The 50-year lease of the St Kilda Marina ends on 30 April 2019. This presents an opportunity to plan for the marina’s future.
Council is working with a Community Panel and technical experts on an iterative design process exploring future site options. unChain members Trevor White and Geoff Gowers are members of the Panel.
The St Kilda Marina Project Community Panel met for its second full day session on 15 September 2018. The session was designed to explore the ‘big decisions’ that need to be made about the future of the St Kilda Marina to assist in refining the best long-term option for the site. These ‘big decisions’ are also being tested with the broader community in the survey from 21 September to 7 October 2018. You can learn more about the Community Panel’s progress in the session two summary. For more information you can contact the project team via ASSIST on 03 9209 6777 or email email@example.com.
The Spooner family built the St Kilda marina in 1969 and it still holds the 50-year lease through its company, Australian Marinas (A’Asia) Pty Ltd. The Spooner family is an interesting example of successful Australian entrepreneurs. In 2015, the family ranked 19th on Business Review Weekly’s list of rich Australian families, with a reported wealth of $626 million.
Australian Marinas has invested an estimated $2 million to develop the marina with 200 wet pens and a 250 boat dry storage. Australian Marinas are keen to re-lease the site, and have proposed a redevelopment with additional berths, hotel, office space, car parking and greater public access, including to the existing lighthouse.
Under the current lease the company pays rent to the City of Port Phillip of approximately $160,000 per annum. Council believes that the rent could be raised to over $500,000 even if there was no redevelopment of the site. The rent would be substantially higher if a significant new development was approved. Other parties interested in a long-term lease of the site have already approached Council.
In September 2016 Council resolved to run a competitive process to award a new lease. It is important that Council does not simply award the lease to the highest bidder. There are significant non-financial considerations that should be taken into account. Appropriately, Council has directed its officers to optimise community benefit and provide an appropriate commercial outcome.
It is also important that Council maximises transparency and community involvement. It is encouraging that Council has directed its officers to include extensive community engagement.
The major issue is whether there should be a bridge across the mouth of the marina. This would open up the back of the marina to the public and enable a shared pedestrian/bicycle coastal path along the perimeter of Marina Reserve and the St Kilda marina that would join the existing path south of the marina. The bridge could be an icon.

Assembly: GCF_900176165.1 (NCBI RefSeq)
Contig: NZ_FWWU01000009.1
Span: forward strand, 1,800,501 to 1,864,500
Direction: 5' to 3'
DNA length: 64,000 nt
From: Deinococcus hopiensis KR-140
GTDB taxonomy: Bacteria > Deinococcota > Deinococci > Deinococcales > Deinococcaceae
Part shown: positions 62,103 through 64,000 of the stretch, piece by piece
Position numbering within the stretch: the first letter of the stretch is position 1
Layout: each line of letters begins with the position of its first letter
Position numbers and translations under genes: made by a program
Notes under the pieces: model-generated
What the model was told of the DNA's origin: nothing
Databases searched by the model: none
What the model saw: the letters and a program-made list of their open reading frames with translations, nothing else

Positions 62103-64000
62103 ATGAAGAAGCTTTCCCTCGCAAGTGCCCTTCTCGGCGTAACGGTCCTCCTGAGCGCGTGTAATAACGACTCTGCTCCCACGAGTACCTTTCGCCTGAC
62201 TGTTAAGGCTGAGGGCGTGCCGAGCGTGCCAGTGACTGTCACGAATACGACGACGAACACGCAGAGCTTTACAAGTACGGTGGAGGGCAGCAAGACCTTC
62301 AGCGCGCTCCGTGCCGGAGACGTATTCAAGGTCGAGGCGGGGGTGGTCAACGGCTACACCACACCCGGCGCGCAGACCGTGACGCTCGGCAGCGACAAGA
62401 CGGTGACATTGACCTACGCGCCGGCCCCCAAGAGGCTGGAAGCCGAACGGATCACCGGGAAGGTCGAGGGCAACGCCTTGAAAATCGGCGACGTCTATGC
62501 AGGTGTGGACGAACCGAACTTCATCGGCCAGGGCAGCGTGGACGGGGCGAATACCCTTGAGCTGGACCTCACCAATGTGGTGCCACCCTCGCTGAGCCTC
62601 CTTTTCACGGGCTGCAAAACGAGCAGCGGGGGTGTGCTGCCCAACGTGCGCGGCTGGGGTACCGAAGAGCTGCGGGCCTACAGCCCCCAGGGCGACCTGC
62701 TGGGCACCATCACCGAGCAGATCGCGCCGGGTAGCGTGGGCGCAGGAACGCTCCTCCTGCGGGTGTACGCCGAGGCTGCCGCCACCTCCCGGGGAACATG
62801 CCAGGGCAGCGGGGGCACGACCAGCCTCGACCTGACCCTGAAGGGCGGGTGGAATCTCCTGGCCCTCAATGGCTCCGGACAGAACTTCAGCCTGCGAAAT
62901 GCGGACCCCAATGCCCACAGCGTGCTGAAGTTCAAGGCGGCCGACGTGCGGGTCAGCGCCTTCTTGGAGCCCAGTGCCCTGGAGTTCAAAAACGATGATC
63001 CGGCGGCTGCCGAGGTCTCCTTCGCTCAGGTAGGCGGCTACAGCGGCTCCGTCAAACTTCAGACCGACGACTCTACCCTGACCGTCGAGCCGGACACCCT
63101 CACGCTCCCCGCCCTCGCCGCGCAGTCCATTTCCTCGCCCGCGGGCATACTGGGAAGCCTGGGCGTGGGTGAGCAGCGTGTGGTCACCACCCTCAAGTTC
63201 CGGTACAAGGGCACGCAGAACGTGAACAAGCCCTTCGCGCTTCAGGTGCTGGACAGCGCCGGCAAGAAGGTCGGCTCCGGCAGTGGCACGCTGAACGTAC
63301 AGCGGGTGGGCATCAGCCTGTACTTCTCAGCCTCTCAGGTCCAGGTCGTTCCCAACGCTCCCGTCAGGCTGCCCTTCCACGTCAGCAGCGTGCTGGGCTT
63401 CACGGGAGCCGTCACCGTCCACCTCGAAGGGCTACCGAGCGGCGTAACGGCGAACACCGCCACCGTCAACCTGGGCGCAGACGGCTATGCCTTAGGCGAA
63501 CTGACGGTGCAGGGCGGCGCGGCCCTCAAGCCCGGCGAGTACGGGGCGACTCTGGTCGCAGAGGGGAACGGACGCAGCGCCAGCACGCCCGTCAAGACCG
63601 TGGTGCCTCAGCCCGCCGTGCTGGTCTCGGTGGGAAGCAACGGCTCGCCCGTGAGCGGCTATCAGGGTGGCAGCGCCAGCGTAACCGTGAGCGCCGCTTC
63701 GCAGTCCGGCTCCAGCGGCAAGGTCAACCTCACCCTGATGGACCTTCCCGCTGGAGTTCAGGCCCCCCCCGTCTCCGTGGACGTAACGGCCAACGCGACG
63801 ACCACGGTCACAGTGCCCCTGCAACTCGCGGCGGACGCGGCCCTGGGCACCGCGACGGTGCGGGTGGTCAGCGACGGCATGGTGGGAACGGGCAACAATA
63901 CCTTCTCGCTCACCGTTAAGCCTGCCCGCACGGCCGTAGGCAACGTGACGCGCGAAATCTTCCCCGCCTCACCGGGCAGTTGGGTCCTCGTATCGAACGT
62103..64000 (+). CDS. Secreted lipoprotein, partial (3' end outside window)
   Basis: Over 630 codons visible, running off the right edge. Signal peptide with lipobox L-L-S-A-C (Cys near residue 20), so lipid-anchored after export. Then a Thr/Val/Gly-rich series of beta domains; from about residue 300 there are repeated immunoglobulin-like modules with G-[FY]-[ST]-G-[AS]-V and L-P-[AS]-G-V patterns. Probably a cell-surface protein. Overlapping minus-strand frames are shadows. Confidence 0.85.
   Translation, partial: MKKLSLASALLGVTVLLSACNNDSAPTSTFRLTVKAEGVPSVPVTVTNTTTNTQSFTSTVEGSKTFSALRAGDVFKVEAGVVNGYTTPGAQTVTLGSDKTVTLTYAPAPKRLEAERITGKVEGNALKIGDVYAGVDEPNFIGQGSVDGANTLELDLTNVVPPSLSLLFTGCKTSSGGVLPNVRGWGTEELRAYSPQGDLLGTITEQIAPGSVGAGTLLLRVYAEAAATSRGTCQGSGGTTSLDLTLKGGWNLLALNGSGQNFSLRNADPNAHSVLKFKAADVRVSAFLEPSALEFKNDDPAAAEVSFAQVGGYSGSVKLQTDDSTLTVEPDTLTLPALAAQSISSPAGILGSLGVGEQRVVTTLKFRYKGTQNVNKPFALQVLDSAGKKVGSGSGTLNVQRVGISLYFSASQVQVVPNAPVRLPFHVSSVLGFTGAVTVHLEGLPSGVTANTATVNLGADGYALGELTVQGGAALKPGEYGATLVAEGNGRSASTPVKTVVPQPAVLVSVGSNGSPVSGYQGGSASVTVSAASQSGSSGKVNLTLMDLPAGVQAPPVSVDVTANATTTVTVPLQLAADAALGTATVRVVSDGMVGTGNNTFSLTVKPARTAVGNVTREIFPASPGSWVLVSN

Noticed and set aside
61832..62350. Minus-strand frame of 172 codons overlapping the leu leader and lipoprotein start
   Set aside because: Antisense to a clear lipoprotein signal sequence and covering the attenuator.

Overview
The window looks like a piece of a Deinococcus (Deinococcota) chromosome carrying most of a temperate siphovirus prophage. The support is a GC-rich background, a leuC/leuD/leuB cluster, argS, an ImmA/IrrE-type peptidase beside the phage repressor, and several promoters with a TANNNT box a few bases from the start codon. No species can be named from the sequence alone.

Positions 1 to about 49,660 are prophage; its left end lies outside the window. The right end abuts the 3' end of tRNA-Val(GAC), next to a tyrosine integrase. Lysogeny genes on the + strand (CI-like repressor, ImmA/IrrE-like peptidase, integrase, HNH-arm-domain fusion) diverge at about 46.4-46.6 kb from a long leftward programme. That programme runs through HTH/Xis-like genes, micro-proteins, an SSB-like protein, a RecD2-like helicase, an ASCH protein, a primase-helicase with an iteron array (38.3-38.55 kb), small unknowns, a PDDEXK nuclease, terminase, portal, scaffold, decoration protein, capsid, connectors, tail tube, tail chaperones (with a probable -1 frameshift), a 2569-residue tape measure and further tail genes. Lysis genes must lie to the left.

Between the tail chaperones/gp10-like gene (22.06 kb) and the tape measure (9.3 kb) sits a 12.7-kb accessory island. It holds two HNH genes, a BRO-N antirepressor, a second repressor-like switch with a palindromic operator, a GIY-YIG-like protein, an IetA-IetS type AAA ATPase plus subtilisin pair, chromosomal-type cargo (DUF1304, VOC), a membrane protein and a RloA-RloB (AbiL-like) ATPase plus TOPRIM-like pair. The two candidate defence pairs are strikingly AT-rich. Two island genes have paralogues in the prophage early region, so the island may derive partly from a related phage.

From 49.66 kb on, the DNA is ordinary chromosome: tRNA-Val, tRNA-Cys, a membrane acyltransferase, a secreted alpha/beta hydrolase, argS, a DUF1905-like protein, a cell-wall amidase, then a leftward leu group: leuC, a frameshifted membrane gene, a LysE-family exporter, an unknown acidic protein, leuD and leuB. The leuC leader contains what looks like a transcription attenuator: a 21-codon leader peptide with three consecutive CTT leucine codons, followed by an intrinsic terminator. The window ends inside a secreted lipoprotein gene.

Some boat owners are opposed to the concept of the bridge and opening up the marina to the public. However, it is legitimate for the Council to develop the marina, not just for the boating community but for the wider public. The legislation controlling the marina is the St. Kilda Land Act 1965. The Act includes this in the definition of a marina: ‘an area where facilities are provided for … the recreation, comfort and convenience of … members of the public’. So the interests and concerns of the boaties cannot be used to veto developments that are in the general public interest.
Some other issues to consider in drafting the Expression of Interest invitation for the St Kilda marina include:
- Expansion of the marina. I understand that when the land was reclaimed to build the existing marina in 1969, the concept was that a second marina, mirroring the first, could be built on the reclaimed land. Should a significant expansion of the marina like this be considered?
- Water pollution. I understand that the idea behind the existing marina was that the water pollution would be cleared by tidal action. The outgoing tide would create a whirlpool effect that would flush out the pollution. This has not been successful.
- Hard Stand. The marina has a 250-boat capacity hard stand. It is likely that the structure has reached the end of its life. What should be the replacement of the hard stand?
- Petrol Station. The petrol station does not service the marina. There are six other petrol stations within 3 kilometers. Removing the petrol station at the marina would allow an expansion of other foreshore-related buildings without a net loss of public open space.
- Harbour Village. Tenderers may be interested in a harbor village with a hotel, restaurant and foreshore-related retail. What is the acceptable level?
- Public benefits – Brookes Jetty. Should the project invite tenderers to consider funding a replacement recreational structure as envisaged in the St Kilda Foreshore Urban Design Framework?
- Public Benefits – the weather station. Should the project invite tenderers to consider relocating the weather station at the Marina-Reserve. This would open up the north-west corner of the Reserve to the public, for example by constructing a look-out tower.